Internet site gives insight on U.S. foreign policy
By JIM BROOKS
With military action against Iraq apparently imminent, there's
a Web site I've discovered as a great source for information on
U.S. policy and the forces that shape it.
Policy.com is a Web site aimed at policy makers and those interested
in how it is shaped.
The U.S. policy towards Iraq was the site's "Issue of the
Week" last week -- and likely to stay there until the conflict
In addition to links to current stories on the Web from news organizations,
Policy.com also offers a retrospective on Desert Storm, and an analysis
of the events that have forced the U.S. to consider military action.
You'll also find an overview of who our allies were, and where
they stand on military action against Iraq now.
Policy.com covers many other areas of policy besides Iraq. If there's
a nationa issue in the news, Policy.com can offer some insight.
Visit them on the Web at www.policy.com.
eDRIVE TIME. If you're a fan of Hollywoods award TV programs
-- the Oscars, the Emmys, the Tonys and the Grammys -- then you
shouldn't miss a tongue-in-cheek addition to the list.
eDrive, an entertainment news Web site that had its beginnings
a few years ago as part of CompuServe, is offering visitors an opportunity
to vote for recipients of this year's "Snubby Awards."
Award shows have an ever-increasing number of categories and sub-categories,
and eDrive's Snubbys offers a chance to vote for films snubbed this
year by the Academy of Motion Picture Arts and Sciences' Academy
Vote early and vote often at their Web site (www.eDrive.com) for
such categories as "Movie most likely to producing nauseating
nostalgia," "Best performance by a 'Friends' cast member,"
and my favorite, "Most corrupt Government Agency in a movie."
You can also take time to visit eDrive's own online Academy Awards
poll for your Oscar picks.
WIN98 ON TRACK. Microsoft Corp.'s next-generation of the
Windows operating system, Windows 98, is on track for it's announced
release in the second quarter of this year.
A nearly finalized version of the software will be shipped to Microsoft's
field testers this week. Some 30,000 technical reviewers will receive
a copy of Windows 98 "Release Candidate 0," or RC-0 later
According to a story on PCWeek's Web site, Microsoft has already
moved most of its Windows 98 developers to other projects. Tuning
and refining of the beta version will continue, and hardware vendors
will reportedly be seeing final, or "gold" versions of
Windows 98 in April.
Among features Windows 98 will offer include the FAT32 file system
to make large hard drives more efficient; a converter to upgrade
existing older hard drives to FAT32; support for multiple monitors,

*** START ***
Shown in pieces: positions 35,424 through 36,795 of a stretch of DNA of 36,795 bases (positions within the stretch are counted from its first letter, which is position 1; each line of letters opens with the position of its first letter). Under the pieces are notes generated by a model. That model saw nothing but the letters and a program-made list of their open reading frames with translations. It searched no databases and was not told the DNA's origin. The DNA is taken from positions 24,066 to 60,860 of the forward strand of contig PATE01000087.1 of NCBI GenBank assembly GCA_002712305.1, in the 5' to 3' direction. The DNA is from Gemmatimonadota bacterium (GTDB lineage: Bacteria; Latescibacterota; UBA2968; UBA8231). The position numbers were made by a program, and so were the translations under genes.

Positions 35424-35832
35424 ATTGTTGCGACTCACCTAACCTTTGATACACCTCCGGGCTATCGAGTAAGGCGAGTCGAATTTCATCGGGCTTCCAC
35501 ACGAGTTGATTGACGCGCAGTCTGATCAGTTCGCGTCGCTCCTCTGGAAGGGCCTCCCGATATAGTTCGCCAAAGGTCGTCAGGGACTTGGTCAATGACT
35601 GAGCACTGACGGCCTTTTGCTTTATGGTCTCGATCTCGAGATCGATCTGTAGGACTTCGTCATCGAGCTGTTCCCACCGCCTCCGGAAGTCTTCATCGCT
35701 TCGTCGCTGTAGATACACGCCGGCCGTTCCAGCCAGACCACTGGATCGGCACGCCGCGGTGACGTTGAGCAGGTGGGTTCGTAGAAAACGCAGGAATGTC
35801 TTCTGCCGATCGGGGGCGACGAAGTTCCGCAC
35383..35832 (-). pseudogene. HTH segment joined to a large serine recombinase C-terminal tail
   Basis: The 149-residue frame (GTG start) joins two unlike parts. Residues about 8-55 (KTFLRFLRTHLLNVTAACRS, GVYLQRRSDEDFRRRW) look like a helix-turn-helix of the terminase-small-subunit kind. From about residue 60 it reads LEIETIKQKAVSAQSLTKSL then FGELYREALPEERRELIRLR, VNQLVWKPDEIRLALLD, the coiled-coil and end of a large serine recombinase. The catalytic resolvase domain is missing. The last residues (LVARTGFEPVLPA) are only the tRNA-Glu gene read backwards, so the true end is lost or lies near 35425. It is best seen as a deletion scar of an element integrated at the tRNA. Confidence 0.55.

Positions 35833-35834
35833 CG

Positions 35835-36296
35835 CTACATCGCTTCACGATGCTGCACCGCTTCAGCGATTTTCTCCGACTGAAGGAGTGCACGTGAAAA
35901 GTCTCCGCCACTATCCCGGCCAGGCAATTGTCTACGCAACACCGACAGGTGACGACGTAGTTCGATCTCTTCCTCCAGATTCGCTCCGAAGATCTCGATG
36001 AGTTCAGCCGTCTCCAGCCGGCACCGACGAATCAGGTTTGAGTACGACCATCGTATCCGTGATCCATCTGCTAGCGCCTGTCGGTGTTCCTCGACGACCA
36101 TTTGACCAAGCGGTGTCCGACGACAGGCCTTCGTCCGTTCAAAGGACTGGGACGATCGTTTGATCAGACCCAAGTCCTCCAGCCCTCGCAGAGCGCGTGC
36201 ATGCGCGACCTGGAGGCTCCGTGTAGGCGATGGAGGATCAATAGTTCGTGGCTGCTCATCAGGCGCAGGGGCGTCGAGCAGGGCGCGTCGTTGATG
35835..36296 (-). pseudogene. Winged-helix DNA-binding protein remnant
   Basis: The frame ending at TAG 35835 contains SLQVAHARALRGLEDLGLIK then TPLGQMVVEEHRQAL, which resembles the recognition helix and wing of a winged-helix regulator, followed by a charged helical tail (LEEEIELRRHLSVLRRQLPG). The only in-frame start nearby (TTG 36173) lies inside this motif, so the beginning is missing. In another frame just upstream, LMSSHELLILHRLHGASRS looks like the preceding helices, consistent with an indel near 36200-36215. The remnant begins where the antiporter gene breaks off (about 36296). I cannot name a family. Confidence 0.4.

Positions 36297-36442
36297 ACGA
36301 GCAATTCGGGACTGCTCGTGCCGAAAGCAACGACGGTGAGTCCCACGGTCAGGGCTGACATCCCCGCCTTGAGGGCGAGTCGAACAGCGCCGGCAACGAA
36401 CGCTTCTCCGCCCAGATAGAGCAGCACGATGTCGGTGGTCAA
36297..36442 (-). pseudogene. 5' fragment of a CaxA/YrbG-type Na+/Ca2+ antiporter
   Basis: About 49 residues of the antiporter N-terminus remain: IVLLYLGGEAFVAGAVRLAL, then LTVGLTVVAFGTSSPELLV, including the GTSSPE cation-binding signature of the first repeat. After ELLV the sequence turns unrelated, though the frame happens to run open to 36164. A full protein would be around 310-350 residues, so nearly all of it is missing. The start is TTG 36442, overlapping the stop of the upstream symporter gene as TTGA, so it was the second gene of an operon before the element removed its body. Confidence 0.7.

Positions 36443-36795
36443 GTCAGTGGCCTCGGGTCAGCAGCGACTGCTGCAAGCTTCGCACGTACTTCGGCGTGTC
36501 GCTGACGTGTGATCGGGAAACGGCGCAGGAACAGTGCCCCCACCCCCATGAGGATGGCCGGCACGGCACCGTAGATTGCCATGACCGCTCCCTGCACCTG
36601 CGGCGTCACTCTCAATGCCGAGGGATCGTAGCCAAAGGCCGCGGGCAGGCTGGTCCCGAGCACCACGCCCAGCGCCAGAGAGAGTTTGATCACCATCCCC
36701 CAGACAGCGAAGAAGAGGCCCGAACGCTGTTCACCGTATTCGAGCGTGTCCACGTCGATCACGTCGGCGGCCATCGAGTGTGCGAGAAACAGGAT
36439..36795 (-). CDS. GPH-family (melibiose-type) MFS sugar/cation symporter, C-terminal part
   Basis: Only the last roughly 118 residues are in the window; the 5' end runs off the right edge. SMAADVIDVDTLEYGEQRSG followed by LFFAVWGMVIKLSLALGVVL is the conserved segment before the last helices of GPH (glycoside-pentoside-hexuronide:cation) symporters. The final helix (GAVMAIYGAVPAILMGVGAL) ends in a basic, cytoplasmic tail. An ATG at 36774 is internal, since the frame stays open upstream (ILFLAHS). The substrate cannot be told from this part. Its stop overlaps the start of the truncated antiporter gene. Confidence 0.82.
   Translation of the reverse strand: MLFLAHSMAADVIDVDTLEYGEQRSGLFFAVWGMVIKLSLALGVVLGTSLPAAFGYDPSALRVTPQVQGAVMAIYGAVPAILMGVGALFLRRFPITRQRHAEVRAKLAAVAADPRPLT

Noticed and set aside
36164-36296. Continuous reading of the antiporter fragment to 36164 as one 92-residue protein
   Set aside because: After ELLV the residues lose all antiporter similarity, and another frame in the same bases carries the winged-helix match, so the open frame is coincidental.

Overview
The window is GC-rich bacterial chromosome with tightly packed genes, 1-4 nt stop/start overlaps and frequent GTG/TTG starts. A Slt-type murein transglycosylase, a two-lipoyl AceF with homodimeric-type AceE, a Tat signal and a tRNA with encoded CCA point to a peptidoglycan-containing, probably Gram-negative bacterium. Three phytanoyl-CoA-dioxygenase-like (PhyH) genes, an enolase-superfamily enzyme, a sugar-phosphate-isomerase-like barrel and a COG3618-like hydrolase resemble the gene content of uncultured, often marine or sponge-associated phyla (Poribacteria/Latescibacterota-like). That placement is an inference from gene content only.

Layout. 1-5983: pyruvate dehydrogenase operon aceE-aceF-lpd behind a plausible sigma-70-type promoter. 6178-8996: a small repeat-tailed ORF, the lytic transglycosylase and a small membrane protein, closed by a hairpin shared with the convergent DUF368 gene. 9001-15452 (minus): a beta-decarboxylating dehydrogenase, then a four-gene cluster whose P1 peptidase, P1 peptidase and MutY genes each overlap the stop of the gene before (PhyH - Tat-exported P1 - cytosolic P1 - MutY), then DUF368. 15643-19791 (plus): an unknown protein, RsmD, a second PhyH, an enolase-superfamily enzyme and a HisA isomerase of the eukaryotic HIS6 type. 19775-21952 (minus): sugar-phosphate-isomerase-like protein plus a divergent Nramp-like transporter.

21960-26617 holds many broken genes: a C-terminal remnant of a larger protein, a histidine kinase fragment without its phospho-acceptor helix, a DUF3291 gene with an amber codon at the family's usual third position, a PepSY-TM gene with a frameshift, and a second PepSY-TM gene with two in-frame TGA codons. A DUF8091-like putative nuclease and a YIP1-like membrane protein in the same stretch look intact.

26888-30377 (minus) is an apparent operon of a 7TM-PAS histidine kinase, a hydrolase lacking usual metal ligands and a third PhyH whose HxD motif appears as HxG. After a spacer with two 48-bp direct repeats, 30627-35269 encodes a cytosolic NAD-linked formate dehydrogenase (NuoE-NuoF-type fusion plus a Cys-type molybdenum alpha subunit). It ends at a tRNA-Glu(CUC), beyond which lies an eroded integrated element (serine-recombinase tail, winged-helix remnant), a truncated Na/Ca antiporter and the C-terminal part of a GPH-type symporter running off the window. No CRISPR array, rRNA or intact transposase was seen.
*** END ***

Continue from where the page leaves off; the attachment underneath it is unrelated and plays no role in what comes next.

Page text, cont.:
DVD and other new protocols; and Internet Explorer 4.0.
Windows 98 will also include a feature -- dubbed WebTV for Windows
-- that allows PC users to receive TV signals on their computers
Microsoft is making pre-release or "beta" copies of Windows
98 available to the public through its Web site at www.microsoft.com.
For $29.95, you can receive a CD copy of Windows 98 Beta 3. The
price includes shipping and free technical support. Microsoft is
limiting the release to 100,000 copies.
56k TESTS OK. 3Com Corp. and Rockwell Semiconductor Systems
announced last week each had completed testing its 56k modems for
compatibility with the recently crafted standard.
The standard, dubbed ITU V.90, will eliminate the compatibility
problems between the two types of 56k modems.
The term "56k" is something of a misnomer, as FCC regulations
now limit data transfers by phone line to 53k. Current advertisements
for the modems indicate this legal limitation.
In addition to the legal limit, a user's real-world speed will
vary depending on the quality of the telephone line(s) between the
user's home and the telephone company's equipment.
Industry watchers say more fine tuning may be coming, but everyone
agrees that the end of the compatibility war between 56k modems
will bolster sales, and increaset the number of Internet providers
that support the higher speed.
SHRINKING APPLE. Despite the company's revitalized energy
and momentum under the leadership of co-founder Steve Jobs, Apple
Computers lost considerable market share in key areas last year.
Information by Dataquest, a market research firm, shows that Apple's
year-end U.S. market share was 4.1 percent versus 6.7 percent for
Makers of Macintosh clones took a large part of that market share
from Apple, according to Dataquest's figures.
Adding in Macintosh clones, the platform's market share was 5.2
pcrcent for 1997.
Under Job's reign as head of Apple, the company curtailed the licensing
of its operating system to clone makers in order to reclaim the
lost market share.
The one bright spot for Apple, and the place where Macs reign supreme,
was in print and Internet publishing, where Macs hold 50 percent
of the market.
Macs gained ground in the home market (5.3 percent, up from 4.1
percent in 1996), but lost ground in education, where it dropped
from 41.6 percent to 27.4 percent.
IBM ONLINE. Taking a lesson from (and hoping to replicate)
the huge success of Dell Computer Corp., IBM announced last week
it will begin selling PCs over the World Wide Web.
Dell -- the Web-based PC maker whose stock soared last last week
-- sells more than $4 million worth of products and services from
its Internet site.
IBM joins a field of recent Dell imitators: Apple, Compaq and Hewlett-Packard
have all moved to retail sales via the Web, and other makers are
likely to follow suit.
The site will allow customers to custom configure IBM PCs and other
IBM has been slow to make into electronic commerce for fear of
upsetting its vast network of resellers. The company is No. 2 in
sales worldwide, and the move is aimed at keeping them ahead of
Dell and others gaining ground in the PC marketplace.